We love these folks more and more each year. Every time I open their catalog, it makes me happy. Their mission statement sort of covers why: “.. to preserve our shared botanical heritage and grow a new era of sustainable culture and ecological wisdom. We support independent, regional agricultural initiatives that foster vibrant, sustainable economy, and true food sovereignty.”
They carry only open pollinated varieties that ‘grow true from seed”, meaning when you save seed and plant it, you’ll get the same variety. Although they are not 100% organic, they support small farms who cannot afford organic or biodynamic certification. They provide seed from their network of skilled regional growers and independently-owned North American seed producers. That often means you are supporting small family farmers when you buy seed from Sow True Seed.
Want custom printed seed packets for your special event, business or fundraiser? You can get them from Sow True.
Sow True Seed has an impressive, very well rounded section of seeds, which can be hard to find from companies who don’t carry loads of varieties for each plant. It is obvious they really take care in varietal selection. This is a standout aspect of Sow True. They could easily be your only seed company and you’ll have a great garden.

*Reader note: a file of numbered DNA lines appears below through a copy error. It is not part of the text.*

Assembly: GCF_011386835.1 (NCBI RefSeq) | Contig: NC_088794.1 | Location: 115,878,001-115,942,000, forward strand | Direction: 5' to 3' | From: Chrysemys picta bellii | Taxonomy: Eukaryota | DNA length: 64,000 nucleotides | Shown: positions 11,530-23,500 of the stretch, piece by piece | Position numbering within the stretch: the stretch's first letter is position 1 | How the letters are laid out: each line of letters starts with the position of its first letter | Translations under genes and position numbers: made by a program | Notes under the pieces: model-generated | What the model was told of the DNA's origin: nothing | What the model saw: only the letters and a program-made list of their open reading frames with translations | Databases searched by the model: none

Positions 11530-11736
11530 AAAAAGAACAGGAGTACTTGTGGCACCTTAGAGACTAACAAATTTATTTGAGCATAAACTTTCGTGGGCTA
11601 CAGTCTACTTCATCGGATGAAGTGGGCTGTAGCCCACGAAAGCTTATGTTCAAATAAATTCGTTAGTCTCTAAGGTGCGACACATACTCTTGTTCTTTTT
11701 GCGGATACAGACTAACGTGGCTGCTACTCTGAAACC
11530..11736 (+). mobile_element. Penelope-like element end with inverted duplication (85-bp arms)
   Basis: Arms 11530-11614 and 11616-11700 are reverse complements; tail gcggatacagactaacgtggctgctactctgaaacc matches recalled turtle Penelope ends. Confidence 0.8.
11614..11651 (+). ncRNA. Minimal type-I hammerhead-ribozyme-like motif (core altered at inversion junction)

Some of our favorite selections include: Jericho lettuce, Ashe County, Red Ruffled and Tangerine pimento sweet peppers, Hearts of Gold melon, Red Acre cabbage, Snowball self-blanching cauliflower, Ronde de Nice summer squash, Blue Hubbard winter squash, and Bush Pickle cucumber which is great for containers. They also carry Tam Jalapeno, a variety we grew years ago to make salsa for those who can’t take much heat.
Sow True Seed also has a fun selection of Seed Collections for those just starting out or wanting some inspiration. Their catalog provides useful information on throughout, including companion planting information, making the catalog a valuable resource.
Please support these folks, as they are a wow of doing the future right. Plus how awesome is there name?
Each year we review seed catalogs and pick our favorites who meet our criteria for supporting biodiversity, organic gardening, local communities and provide safe, non-gmo seed.
What’s not to love here? Seed Saver’s Exchange is an easy place to start every year because they not only house the largest privately held seed back of open pollinated seed in the US, but also manage the largest seed exchange. They carry heirloom, untreated, non-hybrid, non-GMO seeds. They also have hundreds of certified organic varieties.
Reading their catalog is a walk through history. Each varietal description is the short story of its history..
Chioggia Beet: “Pre-1840 Italian historic variety, introduced to the U.S. before 1865. Uniquely beautiful flesh has alternating red and white concentric rings …”
Grandpa Admire’s butterhead lettuce: “From the family of George Admire (1822-1911) a Civil War veteran who migrated west to Putnam County, Missouri during the 1850s. Bronze-tinged leaves form loose heads….”
Not hooked yet, check out Trophy tomato: “Introduced in 1870 by Colonel George E Waring, Jr, of Rhode Island. Sold for five dollars a packet (equivalent to eighty dollars today). Gardeners paid the exorbitant price hoping to win the $00 grand prize at the local fair.” …
In addition to these great stories come an amazing diversity of high quality seed. Become a member and you have access to literally thousands of variety, all open pollinated, so if you save seed from the plants you grow, you know you will be the same variety from the seeds you saved.